• Move quickly: Candidates are not short of options right now and employers need to react accordingly. 66 per cent of today’s candidates won’t wait longer than two weeks if they don’t hear back from an employer. If you take your time to regroup after an interview or before you contact a candidate in the current market, you are at serious risk of losing them.  
  • It’s all in the title: Does a job title matter? It does indeed! Titles need to be pitched to reflect the external market, giving candidates a realistic feel for what the role is and the level at which they’ll need to operate. If the title is vague or too specific to your organisation, the right people may screen themselves out. You want as many suitable candidates as possible to be curious and take a look, even those who might not be actively looking.  
  • Make your hiring data-driven: Take the time to create a success model so you can define what a great hire looks like for every vacancy. Then consistently apply this success model to identify and predict your best talent fit. This will also empower you to easily define and configure a pass/fail threshold.  


Getting your interview style right 

Eighty-three per cent of talent say that a negative interview experience can change their mind about a role or a company they were once considering. 

Candidates appreciate employers who are transparent about job duties, benefits, perks, and possible flexibilities, so make sure you’re clear about your offerings and expectations.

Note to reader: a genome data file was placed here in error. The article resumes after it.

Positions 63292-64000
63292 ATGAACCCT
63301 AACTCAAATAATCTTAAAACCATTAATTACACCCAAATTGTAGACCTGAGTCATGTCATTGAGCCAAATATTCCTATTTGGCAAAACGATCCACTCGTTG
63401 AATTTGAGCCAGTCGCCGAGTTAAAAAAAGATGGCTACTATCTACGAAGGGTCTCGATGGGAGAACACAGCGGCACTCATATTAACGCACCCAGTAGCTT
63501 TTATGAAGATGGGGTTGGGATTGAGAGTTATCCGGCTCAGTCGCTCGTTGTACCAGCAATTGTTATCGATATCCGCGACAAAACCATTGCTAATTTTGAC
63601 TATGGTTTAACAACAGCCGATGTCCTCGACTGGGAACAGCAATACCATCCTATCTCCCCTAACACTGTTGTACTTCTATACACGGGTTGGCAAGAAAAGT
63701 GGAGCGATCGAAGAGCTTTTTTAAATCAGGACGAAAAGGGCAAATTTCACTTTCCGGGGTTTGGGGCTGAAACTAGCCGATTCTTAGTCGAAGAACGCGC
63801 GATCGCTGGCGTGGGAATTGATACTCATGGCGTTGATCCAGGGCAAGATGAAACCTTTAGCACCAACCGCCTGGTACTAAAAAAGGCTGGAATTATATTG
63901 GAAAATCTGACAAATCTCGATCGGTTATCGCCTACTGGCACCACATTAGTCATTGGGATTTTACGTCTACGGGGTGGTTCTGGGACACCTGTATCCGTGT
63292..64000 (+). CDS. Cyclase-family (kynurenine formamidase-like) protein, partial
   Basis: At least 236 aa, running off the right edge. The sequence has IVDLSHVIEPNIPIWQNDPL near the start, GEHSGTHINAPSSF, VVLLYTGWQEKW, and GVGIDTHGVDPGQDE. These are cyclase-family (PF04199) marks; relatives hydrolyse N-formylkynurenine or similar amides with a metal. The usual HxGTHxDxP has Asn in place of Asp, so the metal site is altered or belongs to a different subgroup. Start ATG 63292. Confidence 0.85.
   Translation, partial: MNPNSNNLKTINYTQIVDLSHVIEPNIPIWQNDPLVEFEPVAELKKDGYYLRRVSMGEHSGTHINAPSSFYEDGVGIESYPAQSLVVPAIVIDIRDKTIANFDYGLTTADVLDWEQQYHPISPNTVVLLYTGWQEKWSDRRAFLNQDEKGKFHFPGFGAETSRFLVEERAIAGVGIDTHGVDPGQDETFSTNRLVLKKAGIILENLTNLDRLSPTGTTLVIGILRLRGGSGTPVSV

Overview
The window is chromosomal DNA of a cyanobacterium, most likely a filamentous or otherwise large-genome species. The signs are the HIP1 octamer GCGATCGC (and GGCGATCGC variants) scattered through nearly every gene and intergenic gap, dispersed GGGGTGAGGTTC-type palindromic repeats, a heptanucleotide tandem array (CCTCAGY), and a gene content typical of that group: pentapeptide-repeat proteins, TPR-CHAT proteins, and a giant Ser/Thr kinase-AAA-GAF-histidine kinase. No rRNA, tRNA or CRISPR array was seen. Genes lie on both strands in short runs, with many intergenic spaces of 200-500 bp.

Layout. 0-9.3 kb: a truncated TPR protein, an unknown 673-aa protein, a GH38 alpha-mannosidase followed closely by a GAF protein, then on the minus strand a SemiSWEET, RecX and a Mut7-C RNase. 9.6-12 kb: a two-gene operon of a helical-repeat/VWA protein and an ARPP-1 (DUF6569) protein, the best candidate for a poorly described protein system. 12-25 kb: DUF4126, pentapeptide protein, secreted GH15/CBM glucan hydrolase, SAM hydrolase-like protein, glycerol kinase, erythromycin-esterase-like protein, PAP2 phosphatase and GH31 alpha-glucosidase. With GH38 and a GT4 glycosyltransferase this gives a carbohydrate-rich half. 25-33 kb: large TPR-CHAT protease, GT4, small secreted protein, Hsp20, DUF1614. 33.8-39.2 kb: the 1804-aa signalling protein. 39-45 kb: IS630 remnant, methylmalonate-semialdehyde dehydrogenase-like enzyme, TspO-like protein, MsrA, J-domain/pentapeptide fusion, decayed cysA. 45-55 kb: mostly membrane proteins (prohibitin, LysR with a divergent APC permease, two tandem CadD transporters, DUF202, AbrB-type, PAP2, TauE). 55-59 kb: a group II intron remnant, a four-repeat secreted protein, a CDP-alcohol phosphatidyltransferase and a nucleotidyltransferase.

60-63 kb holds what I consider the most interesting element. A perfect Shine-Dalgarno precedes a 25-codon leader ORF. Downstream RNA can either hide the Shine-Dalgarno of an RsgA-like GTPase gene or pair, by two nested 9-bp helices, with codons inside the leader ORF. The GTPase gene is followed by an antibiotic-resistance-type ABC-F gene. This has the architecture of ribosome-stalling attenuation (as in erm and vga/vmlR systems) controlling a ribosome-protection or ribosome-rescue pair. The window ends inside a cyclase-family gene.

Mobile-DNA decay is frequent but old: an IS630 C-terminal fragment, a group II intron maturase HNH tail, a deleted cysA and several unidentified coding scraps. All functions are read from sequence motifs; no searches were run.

Be as descriptive as possible about the company culture and brand as this is what differentiates you. Candidates will be in a better position to make a decision if they have a good overview of what it’s like to work for you, over a competitor who just wants to talk about competencies.  


Making sure the candidate chooses you 

Time is of the essence if you find a great candidate. Make sure your internal hiring setup allows you to move quickly if you meet a candidate you really like, as chances are there are other companies vying for them too. 

Be prepared to engage in a negotiation at offer stage that the candidate can come out of feeling that they’re getting, if not the salary they’d asked for, then some equivalent benefit(s). These could range from additional training to a pay review promise to flexible working arrangements, health insurance and any other perk that would make a difference to them as well as salary alone. 


How Australasian Recruitment Company can help 

Enlisting help from the right recruitment partner will support you through the end-to-end hiring process. At Australasian Recruitment Company we build honest, genuine and long-lasting relationships with our clients and candidates. 

Through regular touchpoints with candidates we’re able to build up a picture of what matters to them when looking for a job amidst changing market conditions. This enables us to work with our clients to position their vacancies in a way that will stand out amongst competitors.  

Get in touch today to discuss how we can match you with the best talent.